How do you decide on the design of a piece, or does it develop through the making process?

The latter! I very rarely “design” a piece in advance. There isn’t really a formula for how I work...which is something I’m trying to work on for business sake, but also to understand and embrace in a creative sense. My process is intuitive so I follow impulses rather than preconceived ideas. Computers or even scaled-down sketches don’t typically work for me because I need to jump right in and start making. For example, with the painted indigo pieces, I just start painting the resist paste and see what happens. With everything else, there’s a fair amount of trial and error. Luckily, in the case of errors, fabric is so forgiving so seams get ripped out and the fabric can always be re-made into something else (lately: masks) and I trust that I’ll eventually figure out what that something else is.

We obviously love your indigo pieces – what pieces are your favorites?

Those are some of my favorites too and where this whole brand began for me. I love the painted quilts. I came up with this technique kind of by accident. After I came home from India, I was trying to come up with a way I could do block printing in my backyard. The resist paste I made wasn’t so good for block printing but I quickly discovered that it worked great for painting and that’s how the painted indigo series was born.

I also really love the Nantahala bandhani quilt. Remember the solar eclipse back in 2017? This quilt was born out of another road trip into the “path of totality” to watch the big event. Tying these bandhani knots on the 30+ hour road trip from Rhode Island to the Nantahala National Forest in North Carolina kept me entertained when it wasn’t my turn to drive. I love how the little circular bandhani marks kind of remind me of the glowing halo of the sun when it was blocked out by the moon.

After I dyed it in indigo, I brought it to Kutch where all of the top stitching was completed by a lovely woman called Amli.

How do you source your fabrics?

Historically, quilts have almost always been made from fabric that had a previous life: commonly worn out clothes, and other items like feed or seed sacks or general bits of fabric were saved and used to make quilts. This is true of quilts from all over the world and with my penchant for reusing and recycling everything (I tend to be extreme with this and have been called a “re-psycho” at times), this is what got me hooked on quilting in the first place as a kid.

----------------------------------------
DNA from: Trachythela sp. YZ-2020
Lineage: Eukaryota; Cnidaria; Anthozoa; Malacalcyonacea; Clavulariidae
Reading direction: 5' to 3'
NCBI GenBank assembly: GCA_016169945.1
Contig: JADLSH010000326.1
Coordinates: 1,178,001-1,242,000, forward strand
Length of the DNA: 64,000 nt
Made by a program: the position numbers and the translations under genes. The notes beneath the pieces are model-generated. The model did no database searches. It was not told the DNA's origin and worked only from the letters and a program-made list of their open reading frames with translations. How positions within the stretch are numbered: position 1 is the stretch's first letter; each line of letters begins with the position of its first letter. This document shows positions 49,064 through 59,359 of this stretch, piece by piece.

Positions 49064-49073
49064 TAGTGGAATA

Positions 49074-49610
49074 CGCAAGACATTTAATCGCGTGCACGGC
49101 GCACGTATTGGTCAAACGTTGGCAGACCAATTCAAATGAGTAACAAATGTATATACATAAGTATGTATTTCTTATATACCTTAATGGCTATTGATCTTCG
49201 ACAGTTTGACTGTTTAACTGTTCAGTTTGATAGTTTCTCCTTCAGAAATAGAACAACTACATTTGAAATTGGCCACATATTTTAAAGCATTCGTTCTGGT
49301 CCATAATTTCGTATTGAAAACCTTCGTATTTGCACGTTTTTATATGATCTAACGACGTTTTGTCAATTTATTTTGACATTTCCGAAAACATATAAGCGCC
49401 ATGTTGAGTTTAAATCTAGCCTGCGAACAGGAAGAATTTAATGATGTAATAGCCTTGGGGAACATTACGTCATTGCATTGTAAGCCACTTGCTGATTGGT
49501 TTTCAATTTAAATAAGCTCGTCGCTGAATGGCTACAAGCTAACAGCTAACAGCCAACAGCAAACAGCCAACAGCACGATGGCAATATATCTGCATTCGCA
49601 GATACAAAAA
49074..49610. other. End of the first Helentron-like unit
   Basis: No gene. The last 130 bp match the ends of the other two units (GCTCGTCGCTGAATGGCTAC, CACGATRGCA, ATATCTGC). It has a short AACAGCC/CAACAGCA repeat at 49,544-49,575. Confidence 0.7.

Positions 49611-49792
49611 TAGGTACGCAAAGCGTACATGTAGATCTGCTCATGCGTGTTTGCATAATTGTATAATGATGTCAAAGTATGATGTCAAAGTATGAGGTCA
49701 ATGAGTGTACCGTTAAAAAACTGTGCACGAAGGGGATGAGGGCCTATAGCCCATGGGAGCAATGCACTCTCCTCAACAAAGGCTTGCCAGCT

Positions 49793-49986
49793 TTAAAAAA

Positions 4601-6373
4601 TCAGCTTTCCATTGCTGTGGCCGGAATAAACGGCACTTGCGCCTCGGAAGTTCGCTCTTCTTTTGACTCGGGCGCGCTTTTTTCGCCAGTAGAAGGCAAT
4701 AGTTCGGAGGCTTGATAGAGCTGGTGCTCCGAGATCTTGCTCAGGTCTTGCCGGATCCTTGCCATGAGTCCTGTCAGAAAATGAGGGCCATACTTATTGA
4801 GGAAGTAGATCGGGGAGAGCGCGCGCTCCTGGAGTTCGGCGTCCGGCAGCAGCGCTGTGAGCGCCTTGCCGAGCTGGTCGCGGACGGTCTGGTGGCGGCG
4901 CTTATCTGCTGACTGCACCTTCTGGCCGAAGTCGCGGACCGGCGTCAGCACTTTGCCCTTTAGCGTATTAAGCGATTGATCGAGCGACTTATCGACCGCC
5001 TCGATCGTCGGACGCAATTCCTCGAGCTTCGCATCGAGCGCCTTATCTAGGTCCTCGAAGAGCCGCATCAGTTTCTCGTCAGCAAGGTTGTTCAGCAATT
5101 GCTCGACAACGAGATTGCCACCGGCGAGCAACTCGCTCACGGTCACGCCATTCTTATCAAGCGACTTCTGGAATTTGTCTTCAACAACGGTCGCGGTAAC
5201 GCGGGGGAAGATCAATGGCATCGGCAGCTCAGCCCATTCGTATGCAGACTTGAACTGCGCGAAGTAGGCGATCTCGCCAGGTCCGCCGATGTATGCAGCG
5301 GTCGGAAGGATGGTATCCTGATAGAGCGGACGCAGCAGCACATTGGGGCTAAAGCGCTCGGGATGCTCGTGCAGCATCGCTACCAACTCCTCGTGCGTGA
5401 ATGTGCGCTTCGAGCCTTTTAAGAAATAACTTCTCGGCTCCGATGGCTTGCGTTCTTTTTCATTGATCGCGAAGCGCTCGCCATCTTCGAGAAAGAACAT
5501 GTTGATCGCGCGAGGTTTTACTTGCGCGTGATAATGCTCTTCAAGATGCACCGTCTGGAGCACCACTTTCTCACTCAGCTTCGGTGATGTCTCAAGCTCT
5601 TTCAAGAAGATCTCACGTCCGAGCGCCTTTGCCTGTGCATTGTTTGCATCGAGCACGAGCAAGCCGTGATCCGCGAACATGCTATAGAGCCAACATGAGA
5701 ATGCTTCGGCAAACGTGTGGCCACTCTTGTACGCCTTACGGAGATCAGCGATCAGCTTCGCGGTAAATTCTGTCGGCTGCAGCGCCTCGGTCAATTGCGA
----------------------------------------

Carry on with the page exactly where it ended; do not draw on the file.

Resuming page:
In light of this tradition, all of my painted indigo pieces are all upcycled cotton, which I often find by scouring thrift stores, among other places. Sourcing quality second-hand fabric in India has been a little trickier and isn’t always possible so it’s definitely a work in progress.

What’s next for Mata Quilts?

I’m growing my own indigo this year! I belong to a couple of community gardens here in Brooklyn and I’m trying my hand at indigo, madder, weld, marigold, and other various dye flowers. I successfully grew a nice crop of indigo a few years back while living in Rhode Island and (I am extremely embarrassed to say) I ruined it all in the process of trying to make a dye bath. Hopefully this season won’t end with a sob story.

The short term answer is: masks. I’ve been making so. many. masks. I’m a one-woman assembly line and I’m trying to crank ‘em out as fast as possible to keep up with orders. I was reluctant to start making masks at first but I’m grateful to be making a product that people need and are loving. I’m currently prototyping new silk masks that I’ll be releasing in the next week or so!

Other than that, what’s next is a great question. I’ve been working on new block print designs and I’m itching to get started with them. I hope to be able to return to India soon and pick up where I left off. I’m hoping that’s sooner than later!

Meet the Maker: Mata Quilts